Ms. Tyler Castleman’s project, 1st place (left) and Ms. Anna Horton’s project, 2nd place (right).

Outreach opportunities are a privilege, and I have discovered that I also enjoy teaming up with other scientists to promote STEM (science, technology, engineering, and math) in our local community. Some of the people that volunteered as judges at this event included research scientists, an engineer, and even a meteorologist! As a woman in science, I take pride in encouraging other young women to participate in science, and to work together. It is important to communicate to these young girls that their intelligence and new perspectives are needed in science, and that they are capable of pursuing a scientific career, as I have. Accordingly, I will be on the lookout for similar outreach opportunities in the near future, so stay tuned!

Rachel M


From left to right: Lennah Shakeri, master’s student; Rachel Mugge, master’s student; Apryle Panyi, PhD student; Division of Coastal Sciences, USM School of Ocean Science and Technology.

Student opportunities available

Title: PhD and MS Graduate Research Assistantships in Marine Microbial Ecology

Location: Division of Coastal Sciences, School of Ocean Science and Technology, University of Southern Mississippi, Ocean Springs, MS


The Hamdan Lab, in the Division of Coastal Sciences at the University of Southern Mississippi seeks exceptional students to participate in marine microbial ecology studies in deep-sea habitats. These funded positions will support independent research on the effects of oil spills on benthic ecosystems in the Gulf of Mexico. Two funded graduate research assistantships will support (stipend, tuition, benefits) highly motivated PhD or MS studies for up to three years beginning in Fall 2017.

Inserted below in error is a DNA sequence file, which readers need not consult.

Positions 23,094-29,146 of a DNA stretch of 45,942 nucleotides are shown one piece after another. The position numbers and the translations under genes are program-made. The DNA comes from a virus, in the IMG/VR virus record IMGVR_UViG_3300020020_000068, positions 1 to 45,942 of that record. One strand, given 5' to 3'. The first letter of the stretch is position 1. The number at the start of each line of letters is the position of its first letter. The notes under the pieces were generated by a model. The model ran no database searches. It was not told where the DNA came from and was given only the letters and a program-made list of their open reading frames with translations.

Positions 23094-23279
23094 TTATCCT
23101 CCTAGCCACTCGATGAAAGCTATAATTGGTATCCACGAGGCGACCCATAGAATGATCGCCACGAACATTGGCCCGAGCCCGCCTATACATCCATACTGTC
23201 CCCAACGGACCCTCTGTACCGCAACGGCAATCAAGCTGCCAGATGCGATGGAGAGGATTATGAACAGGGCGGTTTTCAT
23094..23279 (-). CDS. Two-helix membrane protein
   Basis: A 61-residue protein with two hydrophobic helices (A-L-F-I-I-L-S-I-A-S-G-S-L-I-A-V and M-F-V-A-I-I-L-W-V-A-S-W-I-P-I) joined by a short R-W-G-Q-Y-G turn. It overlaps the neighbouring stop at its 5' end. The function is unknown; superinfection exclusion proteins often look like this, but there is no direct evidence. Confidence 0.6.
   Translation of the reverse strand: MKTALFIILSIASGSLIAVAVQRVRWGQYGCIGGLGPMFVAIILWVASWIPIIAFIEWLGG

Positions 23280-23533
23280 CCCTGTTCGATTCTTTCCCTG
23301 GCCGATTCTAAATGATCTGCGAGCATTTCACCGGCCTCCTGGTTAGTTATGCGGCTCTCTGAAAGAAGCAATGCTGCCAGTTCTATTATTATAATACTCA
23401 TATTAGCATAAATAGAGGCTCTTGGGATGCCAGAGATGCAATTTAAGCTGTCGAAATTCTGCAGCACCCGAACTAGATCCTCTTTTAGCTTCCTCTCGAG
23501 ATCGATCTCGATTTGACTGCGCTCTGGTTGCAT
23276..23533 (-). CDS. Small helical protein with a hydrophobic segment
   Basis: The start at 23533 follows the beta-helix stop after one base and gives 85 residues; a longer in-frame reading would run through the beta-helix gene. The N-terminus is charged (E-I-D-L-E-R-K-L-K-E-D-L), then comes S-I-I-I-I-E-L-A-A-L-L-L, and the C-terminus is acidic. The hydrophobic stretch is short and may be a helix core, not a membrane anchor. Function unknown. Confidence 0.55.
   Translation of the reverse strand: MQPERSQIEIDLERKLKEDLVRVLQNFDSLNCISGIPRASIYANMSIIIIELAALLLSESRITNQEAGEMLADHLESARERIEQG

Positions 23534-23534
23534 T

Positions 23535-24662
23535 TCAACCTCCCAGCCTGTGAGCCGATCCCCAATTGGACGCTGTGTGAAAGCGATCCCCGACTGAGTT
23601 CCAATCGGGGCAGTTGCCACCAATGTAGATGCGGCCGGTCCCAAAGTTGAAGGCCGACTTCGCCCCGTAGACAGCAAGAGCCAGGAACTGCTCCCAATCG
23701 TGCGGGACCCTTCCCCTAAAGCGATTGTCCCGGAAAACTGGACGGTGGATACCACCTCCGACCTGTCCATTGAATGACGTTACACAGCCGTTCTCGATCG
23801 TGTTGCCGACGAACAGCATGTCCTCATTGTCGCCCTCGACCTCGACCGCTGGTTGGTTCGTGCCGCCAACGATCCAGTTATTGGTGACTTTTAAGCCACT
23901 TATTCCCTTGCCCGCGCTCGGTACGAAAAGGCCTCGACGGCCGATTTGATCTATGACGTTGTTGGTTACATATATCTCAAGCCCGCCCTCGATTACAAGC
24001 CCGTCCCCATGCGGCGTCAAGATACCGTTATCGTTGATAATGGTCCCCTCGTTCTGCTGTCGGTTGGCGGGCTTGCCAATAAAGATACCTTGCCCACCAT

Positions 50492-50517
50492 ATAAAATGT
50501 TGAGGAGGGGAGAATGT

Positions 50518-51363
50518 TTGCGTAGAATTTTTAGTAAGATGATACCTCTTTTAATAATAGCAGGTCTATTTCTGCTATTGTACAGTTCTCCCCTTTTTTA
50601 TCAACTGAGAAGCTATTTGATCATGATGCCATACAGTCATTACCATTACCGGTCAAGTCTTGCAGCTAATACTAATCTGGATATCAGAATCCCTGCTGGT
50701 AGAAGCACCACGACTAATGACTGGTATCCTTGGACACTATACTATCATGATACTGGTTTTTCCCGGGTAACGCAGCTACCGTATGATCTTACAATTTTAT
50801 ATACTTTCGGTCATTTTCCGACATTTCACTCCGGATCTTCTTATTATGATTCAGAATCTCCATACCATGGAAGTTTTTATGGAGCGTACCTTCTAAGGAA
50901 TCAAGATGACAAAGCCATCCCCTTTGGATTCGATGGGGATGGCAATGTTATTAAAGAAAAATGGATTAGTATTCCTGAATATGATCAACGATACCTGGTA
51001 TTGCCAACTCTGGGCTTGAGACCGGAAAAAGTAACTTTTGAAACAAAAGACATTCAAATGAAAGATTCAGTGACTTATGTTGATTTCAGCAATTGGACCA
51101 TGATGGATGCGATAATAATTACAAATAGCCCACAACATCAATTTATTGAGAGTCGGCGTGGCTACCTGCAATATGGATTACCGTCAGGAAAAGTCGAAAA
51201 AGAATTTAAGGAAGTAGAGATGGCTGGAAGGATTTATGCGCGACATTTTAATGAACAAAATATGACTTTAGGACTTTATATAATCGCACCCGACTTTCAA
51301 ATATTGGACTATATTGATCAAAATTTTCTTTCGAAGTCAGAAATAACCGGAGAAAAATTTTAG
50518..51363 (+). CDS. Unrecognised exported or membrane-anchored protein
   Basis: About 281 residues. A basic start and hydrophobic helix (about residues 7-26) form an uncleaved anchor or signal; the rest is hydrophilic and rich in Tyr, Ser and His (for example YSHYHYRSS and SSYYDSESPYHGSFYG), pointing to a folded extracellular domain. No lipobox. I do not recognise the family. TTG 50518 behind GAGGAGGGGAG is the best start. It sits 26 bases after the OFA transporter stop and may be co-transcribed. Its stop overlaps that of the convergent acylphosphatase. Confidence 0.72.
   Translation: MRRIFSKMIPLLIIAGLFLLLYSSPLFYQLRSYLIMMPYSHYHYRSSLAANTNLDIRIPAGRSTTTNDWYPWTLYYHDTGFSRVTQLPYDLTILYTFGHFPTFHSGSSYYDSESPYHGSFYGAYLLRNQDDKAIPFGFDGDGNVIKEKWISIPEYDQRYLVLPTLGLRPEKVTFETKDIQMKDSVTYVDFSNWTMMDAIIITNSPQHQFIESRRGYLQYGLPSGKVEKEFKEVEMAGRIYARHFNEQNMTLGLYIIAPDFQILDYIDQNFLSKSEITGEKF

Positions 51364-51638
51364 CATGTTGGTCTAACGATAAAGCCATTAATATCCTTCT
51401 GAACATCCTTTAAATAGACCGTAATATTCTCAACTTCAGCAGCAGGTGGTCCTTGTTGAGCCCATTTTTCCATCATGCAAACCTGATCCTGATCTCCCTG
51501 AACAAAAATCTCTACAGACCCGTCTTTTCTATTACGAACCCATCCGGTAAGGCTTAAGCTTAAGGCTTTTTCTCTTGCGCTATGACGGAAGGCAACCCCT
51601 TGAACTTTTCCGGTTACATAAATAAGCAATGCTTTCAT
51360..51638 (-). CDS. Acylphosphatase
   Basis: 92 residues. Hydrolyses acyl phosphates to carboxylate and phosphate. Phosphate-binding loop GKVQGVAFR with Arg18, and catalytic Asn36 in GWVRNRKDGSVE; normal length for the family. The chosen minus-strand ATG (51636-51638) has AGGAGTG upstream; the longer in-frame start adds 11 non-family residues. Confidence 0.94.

Position #1, a student is sought to conduct independent research that investigates microbial population structure, metabolic capability and biodiversity of benthic environments. This position will involve laboratory studies using molecular biological techniques (DNA extraction, amplification, sequencing), bioinformatics, and classical approaches to environmental microbiology (microscopy, metabolic tracers).

Position #2, a student is sought to study sediment biogeochemistry, shipwreck surface properties, and hydrocarbon chemistry. The position will involve laboratory studies in geochemistry, carbon and nutrient and physical property assays.

Both positions: Successful applicants will have a BS or MS degree in biology, ecology, environmental science, chemistry or other relevant fields. Applicants with previous experience in molecular biology, biogeochemistry or statistical analysis are encouraged to apply. Students will be required to participate in the planning and execution of oceanographic research onboard USM’s research vessel Point Sur for periods of up to two weeks at sea. The ability to work collaboratively with students, PIs and external researchers from multiple institutions and fields on interdisciplinary studies of the deep-sea is a must. Those with experience in environmental microbiology or chemistry will be given preferential consideration. Students are expected to participate in development of manuscripts for peer review.

Individuals interested in these positions should contact Dr. Leila Hamdan (, and provide a cover letter outlining specific interests and experience in the study of marine microbial ecology or biogeochemistry and a curriculum vita. Application for Fall 2017 admission at USM is required.

Please see our websites for more information about USM, the Gulf Coast Research Laboratory, SOST, and studies in the Hamdan lab: